Relying on your looks, on your physical attractiveness, is a strategy. It is a strategy deployed to produce advantage. This is a true excessity. Because of the very transient nature of physical attractiveness, it can diminish over time and through circumstance. This is because physical attractiveness, while a universal concept, has an individual component to it. That which is attractive today may not be so tomorrow, and that which is attractive to one may not be so to another. Looks and physical attractiveness are notoriously shifting sands, even in the best of times.
Getting by on your looks, however, is a timeworn strategy. It usually starts in childhood when you begin to perceive that people, generally adults, will make exceptions for you because of the way you look. You discover that you are “cute” and that this is advantageous. As you mature, you begin to realize this “cuteness” can morph into something more powerful — physical attractiveness — especially to members of the opposite sex.
Left unchecked, this reliance on physical attributes to provide security to your world can backfire into a variety of excessities, all designed to enhance and preserve physical appearance. This tendency is made even more desperate by the inescapable truth of age.
We don’t want to feel good about aging; we want to reverse it. This is where the excessities of antiaging, creating a resonance coupling of irrepressible forces. Because we are a society that venerates youth and not age, physical attractiveness is seen as the unique property of the young. If there is someone who is attractive later in life, the caveat is always that she looks great “for her age.”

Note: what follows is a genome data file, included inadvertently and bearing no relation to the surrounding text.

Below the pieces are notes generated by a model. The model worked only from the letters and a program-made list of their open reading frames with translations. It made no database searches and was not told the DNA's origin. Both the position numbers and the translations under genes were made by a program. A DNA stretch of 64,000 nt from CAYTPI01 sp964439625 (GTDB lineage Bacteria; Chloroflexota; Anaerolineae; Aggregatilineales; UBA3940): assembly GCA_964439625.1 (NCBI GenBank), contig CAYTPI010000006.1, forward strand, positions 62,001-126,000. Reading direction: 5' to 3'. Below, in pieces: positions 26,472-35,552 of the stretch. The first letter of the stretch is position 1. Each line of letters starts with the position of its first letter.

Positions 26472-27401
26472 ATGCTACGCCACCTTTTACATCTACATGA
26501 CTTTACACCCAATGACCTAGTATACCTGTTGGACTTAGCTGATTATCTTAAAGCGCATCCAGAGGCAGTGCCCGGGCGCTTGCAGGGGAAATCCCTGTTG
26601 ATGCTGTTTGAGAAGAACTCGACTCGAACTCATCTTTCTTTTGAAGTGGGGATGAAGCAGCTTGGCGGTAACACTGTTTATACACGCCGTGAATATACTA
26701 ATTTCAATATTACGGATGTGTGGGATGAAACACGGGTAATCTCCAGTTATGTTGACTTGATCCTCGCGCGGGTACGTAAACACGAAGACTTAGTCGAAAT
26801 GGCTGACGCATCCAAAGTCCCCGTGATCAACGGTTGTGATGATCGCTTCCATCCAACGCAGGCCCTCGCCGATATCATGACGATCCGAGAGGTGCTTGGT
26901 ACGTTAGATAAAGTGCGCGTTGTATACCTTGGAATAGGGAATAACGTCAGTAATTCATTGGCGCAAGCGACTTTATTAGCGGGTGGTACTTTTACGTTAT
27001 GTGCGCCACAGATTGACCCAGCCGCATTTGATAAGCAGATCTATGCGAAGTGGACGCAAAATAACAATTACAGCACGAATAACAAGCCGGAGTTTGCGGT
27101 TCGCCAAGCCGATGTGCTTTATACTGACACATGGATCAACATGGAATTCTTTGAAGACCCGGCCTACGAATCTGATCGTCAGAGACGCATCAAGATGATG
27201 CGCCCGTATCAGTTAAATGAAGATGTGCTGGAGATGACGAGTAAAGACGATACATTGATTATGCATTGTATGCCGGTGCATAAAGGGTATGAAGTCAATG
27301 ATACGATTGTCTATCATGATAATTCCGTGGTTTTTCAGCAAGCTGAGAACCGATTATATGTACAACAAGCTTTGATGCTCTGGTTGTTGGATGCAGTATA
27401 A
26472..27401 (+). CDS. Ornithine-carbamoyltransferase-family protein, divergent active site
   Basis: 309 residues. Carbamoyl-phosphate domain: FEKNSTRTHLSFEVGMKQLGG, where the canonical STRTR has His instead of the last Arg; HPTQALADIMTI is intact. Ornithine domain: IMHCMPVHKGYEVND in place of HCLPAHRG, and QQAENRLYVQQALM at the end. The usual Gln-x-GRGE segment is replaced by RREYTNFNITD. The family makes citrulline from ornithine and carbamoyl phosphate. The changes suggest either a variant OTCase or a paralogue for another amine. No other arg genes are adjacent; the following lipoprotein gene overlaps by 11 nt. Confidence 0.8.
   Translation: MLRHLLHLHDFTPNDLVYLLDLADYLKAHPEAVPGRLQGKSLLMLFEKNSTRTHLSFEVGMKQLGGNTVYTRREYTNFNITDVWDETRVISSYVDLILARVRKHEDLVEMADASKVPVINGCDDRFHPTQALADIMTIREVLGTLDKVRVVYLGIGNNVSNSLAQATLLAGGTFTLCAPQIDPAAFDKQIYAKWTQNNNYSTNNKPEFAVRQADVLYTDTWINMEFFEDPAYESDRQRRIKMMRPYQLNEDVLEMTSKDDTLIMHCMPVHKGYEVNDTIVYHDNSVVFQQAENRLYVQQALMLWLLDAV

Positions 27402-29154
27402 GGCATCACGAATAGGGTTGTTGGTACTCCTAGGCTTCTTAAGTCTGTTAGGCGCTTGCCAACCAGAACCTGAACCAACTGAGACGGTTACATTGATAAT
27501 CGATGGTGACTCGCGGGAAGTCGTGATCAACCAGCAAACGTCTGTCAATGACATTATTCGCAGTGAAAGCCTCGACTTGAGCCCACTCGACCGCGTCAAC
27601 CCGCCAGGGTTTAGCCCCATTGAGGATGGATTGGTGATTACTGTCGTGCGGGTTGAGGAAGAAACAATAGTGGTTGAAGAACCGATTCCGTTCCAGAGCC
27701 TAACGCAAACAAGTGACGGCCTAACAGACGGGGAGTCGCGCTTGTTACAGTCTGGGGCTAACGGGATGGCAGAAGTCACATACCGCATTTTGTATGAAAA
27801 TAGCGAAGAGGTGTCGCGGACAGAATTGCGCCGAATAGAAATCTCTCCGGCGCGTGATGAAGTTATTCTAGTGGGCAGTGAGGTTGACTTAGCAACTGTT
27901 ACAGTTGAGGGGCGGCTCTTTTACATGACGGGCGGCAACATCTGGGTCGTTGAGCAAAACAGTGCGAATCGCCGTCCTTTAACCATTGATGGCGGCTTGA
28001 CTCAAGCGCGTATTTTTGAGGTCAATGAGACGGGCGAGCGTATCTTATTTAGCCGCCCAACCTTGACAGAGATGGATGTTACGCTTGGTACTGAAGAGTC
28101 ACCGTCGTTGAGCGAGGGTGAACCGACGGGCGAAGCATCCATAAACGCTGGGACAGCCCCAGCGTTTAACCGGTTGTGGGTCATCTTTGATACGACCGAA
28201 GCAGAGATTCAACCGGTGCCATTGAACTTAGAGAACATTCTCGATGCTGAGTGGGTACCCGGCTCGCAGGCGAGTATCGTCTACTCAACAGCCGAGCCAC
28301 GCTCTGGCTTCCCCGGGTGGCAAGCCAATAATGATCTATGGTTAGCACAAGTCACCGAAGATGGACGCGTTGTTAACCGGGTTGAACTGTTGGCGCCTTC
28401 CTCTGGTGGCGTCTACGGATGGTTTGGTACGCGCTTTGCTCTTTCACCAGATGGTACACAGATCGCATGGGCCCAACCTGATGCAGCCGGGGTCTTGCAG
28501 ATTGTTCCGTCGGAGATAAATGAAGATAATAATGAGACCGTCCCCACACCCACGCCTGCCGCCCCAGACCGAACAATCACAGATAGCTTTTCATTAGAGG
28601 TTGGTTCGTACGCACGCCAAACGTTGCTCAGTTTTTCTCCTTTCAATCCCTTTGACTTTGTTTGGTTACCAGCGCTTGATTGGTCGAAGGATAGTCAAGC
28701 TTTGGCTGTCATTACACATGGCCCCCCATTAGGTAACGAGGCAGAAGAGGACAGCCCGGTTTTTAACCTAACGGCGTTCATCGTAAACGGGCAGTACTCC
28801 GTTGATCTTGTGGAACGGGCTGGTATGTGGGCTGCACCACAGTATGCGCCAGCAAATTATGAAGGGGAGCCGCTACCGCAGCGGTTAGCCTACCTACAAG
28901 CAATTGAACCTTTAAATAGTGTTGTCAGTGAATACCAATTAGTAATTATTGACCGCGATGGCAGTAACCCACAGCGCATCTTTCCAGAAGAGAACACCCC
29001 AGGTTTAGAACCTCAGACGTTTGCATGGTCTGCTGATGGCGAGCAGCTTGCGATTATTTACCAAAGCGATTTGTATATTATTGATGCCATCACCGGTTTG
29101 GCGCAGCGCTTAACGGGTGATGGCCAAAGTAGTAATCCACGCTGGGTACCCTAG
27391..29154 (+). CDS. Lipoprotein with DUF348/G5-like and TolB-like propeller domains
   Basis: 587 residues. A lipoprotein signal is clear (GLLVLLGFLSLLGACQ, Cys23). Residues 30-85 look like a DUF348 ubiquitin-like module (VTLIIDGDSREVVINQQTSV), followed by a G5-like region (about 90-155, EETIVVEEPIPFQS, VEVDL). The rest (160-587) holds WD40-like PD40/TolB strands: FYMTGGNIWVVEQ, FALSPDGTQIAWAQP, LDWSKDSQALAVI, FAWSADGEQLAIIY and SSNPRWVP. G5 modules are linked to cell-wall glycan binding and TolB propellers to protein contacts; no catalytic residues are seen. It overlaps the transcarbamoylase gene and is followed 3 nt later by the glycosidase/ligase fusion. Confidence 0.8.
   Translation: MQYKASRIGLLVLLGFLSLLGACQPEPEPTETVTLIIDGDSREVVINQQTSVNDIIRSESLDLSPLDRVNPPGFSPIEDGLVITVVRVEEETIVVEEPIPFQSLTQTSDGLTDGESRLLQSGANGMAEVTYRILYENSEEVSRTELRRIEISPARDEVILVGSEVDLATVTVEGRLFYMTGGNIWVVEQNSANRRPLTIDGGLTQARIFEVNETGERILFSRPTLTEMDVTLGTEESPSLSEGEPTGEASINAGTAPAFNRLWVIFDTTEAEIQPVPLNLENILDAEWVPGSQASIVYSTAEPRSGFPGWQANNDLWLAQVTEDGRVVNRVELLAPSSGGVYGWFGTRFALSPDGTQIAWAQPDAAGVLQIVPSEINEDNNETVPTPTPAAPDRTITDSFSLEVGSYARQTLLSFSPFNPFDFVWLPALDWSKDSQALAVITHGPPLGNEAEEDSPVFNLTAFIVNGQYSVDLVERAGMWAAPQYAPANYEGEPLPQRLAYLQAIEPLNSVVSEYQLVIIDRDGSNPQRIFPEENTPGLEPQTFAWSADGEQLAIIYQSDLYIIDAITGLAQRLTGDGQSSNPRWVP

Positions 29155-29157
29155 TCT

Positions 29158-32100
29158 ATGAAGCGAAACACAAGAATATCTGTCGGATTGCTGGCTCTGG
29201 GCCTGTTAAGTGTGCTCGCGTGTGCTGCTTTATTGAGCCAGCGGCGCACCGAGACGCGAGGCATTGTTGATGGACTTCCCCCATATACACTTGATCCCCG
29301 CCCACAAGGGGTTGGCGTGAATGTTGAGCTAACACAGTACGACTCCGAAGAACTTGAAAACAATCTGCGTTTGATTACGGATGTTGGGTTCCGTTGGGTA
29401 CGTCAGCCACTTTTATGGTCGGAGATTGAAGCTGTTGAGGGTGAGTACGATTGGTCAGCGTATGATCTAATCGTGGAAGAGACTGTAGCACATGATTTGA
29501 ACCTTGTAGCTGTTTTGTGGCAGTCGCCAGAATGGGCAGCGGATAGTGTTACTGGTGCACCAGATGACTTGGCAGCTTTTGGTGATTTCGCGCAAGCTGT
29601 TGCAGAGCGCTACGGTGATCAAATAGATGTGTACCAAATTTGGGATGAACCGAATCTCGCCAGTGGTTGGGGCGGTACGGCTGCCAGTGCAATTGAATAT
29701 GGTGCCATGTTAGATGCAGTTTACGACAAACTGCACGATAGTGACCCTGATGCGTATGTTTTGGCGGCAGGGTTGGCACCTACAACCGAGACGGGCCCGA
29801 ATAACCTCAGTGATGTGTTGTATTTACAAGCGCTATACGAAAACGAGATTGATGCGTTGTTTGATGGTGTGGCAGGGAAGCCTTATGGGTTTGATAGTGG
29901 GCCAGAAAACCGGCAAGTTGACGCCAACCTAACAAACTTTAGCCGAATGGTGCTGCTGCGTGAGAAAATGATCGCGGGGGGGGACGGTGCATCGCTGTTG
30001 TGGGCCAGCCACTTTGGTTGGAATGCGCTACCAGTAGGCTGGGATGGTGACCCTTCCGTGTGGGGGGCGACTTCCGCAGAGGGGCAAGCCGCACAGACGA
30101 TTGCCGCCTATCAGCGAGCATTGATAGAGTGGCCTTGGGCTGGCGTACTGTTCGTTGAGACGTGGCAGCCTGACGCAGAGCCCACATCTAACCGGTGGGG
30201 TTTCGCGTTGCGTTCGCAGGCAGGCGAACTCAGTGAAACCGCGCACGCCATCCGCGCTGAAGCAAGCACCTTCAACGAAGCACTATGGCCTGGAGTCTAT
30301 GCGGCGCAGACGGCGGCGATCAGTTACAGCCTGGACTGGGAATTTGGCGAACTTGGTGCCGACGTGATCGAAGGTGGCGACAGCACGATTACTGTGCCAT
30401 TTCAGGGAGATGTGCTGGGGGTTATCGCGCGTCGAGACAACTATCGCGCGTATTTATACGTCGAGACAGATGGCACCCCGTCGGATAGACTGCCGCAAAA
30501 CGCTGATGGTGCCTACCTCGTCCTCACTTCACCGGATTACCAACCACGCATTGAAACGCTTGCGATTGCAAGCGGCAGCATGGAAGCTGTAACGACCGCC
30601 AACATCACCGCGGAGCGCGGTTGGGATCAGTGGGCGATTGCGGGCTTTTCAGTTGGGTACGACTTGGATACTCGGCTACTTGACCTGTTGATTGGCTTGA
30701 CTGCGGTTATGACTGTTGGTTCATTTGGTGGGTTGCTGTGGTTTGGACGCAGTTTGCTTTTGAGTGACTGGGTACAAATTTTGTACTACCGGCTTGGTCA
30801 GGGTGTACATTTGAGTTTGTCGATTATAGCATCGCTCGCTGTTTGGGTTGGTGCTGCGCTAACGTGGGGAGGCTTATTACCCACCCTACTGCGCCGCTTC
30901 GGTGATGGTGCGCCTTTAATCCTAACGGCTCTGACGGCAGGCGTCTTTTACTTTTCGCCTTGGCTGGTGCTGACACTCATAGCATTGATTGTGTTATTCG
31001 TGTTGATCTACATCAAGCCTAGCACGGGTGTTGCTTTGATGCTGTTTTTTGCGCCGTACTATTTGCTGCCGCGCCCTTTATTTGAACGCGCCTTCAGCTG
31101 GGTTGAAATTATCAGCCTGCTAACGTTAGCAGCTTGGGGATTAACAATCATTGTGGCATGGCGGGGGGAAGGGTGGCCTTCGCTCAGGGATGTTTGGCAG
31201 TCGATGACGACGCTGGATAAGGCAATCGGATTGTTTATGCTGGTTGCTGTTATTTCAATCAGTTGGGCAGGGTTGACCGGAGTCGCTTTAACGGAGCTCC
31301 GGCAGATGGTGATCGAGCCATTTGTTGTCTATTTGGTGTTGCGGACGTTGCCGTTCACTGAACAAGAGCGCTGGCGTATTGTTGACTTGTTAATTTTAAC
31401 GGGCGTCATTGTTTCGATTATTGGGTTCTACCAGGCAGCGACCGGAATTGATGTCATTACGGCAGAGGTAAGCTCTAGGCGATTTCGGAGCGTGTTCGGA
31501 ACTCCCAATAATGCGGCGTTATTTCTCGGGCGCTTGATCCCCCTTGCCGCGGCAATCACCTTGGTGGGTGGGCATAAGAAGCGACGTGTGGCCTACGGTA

The quest for eternal youth has potential for creating a craving for excessity. If you doubt that, just watch Saturday afternoon or late-night television, and notice how many times you see something advertised as the next “gotta have” miracle to slow the progression of aging. From topical products to clothing, from nutritional supplements to surgical procedures, from exercise equipment to weight-loss formulas, there is a new “gotta have” touted almost every commercial break.
Grabbing onto youth is powerful and it can seem as if youth is needed in order to feel secure. It transcends gender, sweeping up men and women alike. However, men tend to want to stay younger in order to feel virile, whereas women tend to want to stay young in order to feel physically attractive.
As a culture, we’ve gotten pretty creative coming up with ways to stay healthy longer and to mask our age. The reality, however, is that we age. Youth is a golden moment in time that does not last. Youthfulness is not a reliable, long-term strategy for security.
Dr. Gregory Jantz is the founder of The Center • A Place of HOPE in Edmonds, Washington, voted a top ten facility for the treatment of depression in the United States. Dr. Jantz pioneered Whole Person Care in the 1980’s and is a world-renowned expert on eating disorders, depression, anxiety, technology addiction, and abuse. He is a leading voice and innovator in Mental Health utilizing a variety of therapies including nutrition, sleep therapy, spiritual counseling, and advanced DBT techniques. Dr. Jantz is a best-selling author of 39 books and has appeared on CBS, ABC, NBC, Fox, and CNN.